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Why feminist icon Ani DiFranco is being accused of ‘blatant’ racism
The musician’s choice of venue for an exclusive, $1,000 retreat has left many of her fans furious.
To many, Ani DiFranco is a feminist icon, an artist who has spent the past two decades earning worldwide fame for her sharply political songwriting. Now, it seems that she may have alienated many of those fans with just one Facebook announcement.
On Saturday, fans began to spread word of an event organised by DiFranco, a four-day “Righteous Retreat” where people could jam and hang out with DiFranco in a workshop environment, priced at over $1,000 per ticket. The location? The Nottoway Plantation and Resort, which, in case you didn’t realise this from its name, is a former Louisiana plantation that was the unwilling home to hundreds of slaves.
The event’s Facebook page was quickly overrun with comments from people who were horrified by the idea of holding such an event in a location that represents such a brutal and racist time in America’s history. Was this a betrayal of DiFranco’s ideals as an intersectional feminist?
“I feel sorry for not only Ani, but all the women who look up to her and think of her as a leader or pioneer in feminism,” wrote Ayana Ivery on the retreat’s Facebook wall. “I feel sick,” added commenter Sandra Karlsson. “And [ashamed] of white women claiming to stand up for equal rights but [still] hold on to their white supremacy and ignorance. If this was on Europe it would be similar to holding the event on the sites of the Holocaust. What an immense disrespect!”
The Nottoway Plantation website does little to hide its slaving past, even as it glosses over the human toll of its history, a fact that Di Franco’s critics have been eager to share. The site emphasizes the supposed kindness of the plantation’s owner, John Randolph:
“Ever the astute businessman, Randolph knew that in order to maintain a willing workforce, it was necessary to provide not only for his slaves’ basic needs for housing, food and medicine, but to also offer additional compensation and rewards when their work was especially productive.”
In other words, the plantation’s current owners are attempting to romanticize its founder, sanitizing his role with the claim that he was a relatively humane slave owner. It goes on: “It is difficult to accurately assess the treatment of Randolph’s slaves; however, various records indicate that they were probably well treated for the time.”
— Aura Bogado (@aurabogado) December 28, 2013
To make matters worse, the Nottoway Plantation is owned by the Paul Ramsay Group. Ramsay is an Australian healthcare billionaire who has previously donated $615,000 (partially undisclosed) to Australia’s right-wing Liberal party during its most recent election campaign, making him the top political donor in the country.
Under current Prime Minister Tony Abbott, the Liberal party has made some very conservative political choices, and on a personal level Abbott is known for dropping sexist and homophobic remarks. It seems vanishingly unlikely that DiFranco had any idea where the money was going when she selected the Nottoway Plantation for her event, but the fact that it is owned by a conservative billionaire does not improve the current image of the Righteous Retreat.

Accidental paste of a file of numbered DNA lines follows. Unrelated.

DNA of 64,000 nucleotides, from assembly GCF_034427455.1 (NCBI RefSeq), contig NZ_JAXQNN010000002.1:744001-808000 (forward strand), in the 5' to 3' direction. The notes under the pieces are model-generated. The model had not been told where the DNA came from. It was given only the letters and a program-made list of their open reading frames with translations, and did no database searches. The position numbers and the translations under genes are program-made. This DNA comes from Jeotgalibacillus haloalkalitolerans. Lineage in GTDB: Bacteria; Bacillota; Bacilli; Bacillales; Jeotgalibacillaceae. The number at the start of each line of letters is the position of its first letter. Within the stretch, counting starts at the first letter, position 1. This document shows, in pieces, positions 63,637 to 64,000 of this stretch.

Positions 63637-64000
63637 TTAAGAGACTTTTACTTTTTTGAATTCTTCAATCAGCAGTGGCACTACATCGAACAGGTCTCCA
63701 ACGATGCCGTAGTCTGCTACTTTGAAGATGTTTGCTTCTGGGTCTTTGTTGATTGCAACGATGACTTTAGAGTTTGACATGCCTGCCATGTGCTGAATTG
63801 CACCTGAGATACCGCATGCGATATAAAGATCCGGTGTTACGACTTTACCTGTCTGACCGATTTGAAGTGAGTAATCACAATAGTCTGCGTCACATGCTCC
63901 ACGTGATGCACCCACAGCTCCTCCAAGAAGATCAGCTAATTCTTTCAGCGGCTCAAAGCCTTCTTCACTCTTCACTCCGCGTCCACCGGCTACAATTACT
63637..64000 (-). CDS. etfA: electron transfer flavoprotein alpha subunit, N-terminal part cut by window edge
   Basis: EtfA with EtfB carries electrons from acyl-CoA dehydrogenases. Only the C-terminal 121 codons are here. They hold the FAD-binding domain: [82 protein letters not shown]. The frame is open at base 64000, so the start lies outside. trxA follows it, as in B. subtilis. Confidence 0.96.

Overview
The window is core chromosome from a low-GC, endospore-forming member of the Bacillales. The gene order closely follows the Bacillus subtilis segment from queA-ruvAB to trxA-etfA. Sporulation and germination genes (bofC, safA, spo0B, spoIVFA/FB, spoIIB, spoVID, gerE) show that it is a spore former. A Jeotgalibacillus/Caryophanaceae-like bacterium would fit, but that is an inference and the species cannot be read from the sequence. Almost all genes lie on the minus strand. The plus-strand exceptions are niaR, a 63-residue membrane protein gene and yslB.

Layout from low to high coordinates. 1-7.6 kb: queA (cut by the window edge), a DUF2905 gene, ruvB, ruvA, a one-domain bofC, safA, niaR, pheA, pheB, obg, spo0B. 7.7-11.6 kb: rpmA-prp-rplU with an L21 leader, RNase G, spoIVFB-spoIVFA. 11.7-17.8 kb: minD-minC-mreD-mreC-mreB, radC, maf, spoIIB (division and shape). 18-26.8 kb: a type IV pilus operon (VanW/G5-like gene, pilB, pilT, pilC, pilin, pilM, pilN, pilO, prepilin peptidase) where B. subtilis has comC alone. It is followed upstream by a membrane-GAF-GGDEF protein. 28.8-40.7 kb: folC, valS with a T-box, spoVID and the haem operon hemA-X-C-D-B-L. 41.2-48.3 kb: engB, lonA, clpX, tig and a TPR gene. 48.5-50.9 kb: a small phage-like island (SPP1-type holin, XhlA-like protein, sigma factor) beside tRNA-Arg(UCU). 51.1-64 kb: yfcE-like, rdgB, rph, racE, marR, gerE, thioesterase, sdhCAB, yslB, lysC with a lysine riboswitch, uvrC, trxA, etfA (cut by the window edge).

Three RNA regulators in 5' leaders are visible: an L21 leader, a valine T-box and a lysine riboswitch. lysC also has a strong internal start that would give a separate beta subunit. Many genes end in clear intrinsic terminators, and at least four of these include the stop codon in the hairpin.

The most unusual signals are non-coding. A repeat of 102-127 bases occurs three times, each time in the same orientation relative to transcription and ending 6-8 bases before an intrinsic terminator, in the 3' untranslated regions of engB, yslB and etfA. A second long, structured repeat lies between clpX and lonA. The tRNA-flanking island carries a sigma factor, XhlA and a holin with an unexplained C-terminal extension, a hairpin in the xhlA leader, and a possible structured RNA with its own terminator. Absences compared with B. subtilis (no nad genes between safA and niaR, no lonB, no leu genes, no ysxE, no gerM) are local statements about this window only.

Since the Retreat’s Facebook page went viral on Saturday, more than 1500 people have signed a Change.org petition requesting for the event to be cancelled. The petition reads:
“Ani DiFranco, a well known white “feminist” and queer singer songwriter, is holding a workshop event on a plantation in a town founded by racists. This is insulting to black feminists and black queer individuals and is a very blatant display of racism on her part… Holding an event on the site of the genocide of black people is no way to show inclusion and intersectionality, both of which are important tenets of feminism.”
A handful of commenters on social media are attempting to defend DiFranco, arguing that the location’s history as a slave plantation is all in the past, and that DiFranco’s record as an inclusive feminist speaks for itself. It even seems that one white commenter may have created a fake “black” Facebook account just to post supportive comments on DiFranco’s behalf.
This only served to invite more criticism from fans who see the Righteous Retreat as an example of a growing divide in the feminist movement, wherein white feminist icons appear to ignore oppressed minorities within the community, in favor of strengthening the privilege of white women. The fact that DiFranco has not apologised or made a public statement regarding the Righteous Retreat’s potentially racist overtones is a true blow to many of her fans, who viewed her as a rare example of inclusivity and intersectionality among high-profile white feminists.
Update: On Sunday night, DiFranco cancelled the Rigtheous Retreat. In a blog post, DiFranco wrote: “i did not imagine or understand that the setting of a plantation would trigger such collective outrage or result in so much high velocity bitterness. i imagined instead that the setting would become a participant in the event. this was doubtless to be a gathering of progressive and engaged people, so i imagined a dialogue would emerge organically over the four days about the issue of where we were. i have heard the feedback that it is not my place to go to former plantations and initiate such a dialogue.”
Photo via Ani Difranco/Facebook
Gavia Baker-Whitelaw is a staff writer at the Daily Dot, covering geek culture and fandom. Specializing in sci-fi movies and superheroes, she also appears as a film and TV critic on BBC radio. Elsewhere, she co-hosts the pop culture podcast Overinvested. Follow her on Twitter: @Hello_Tailor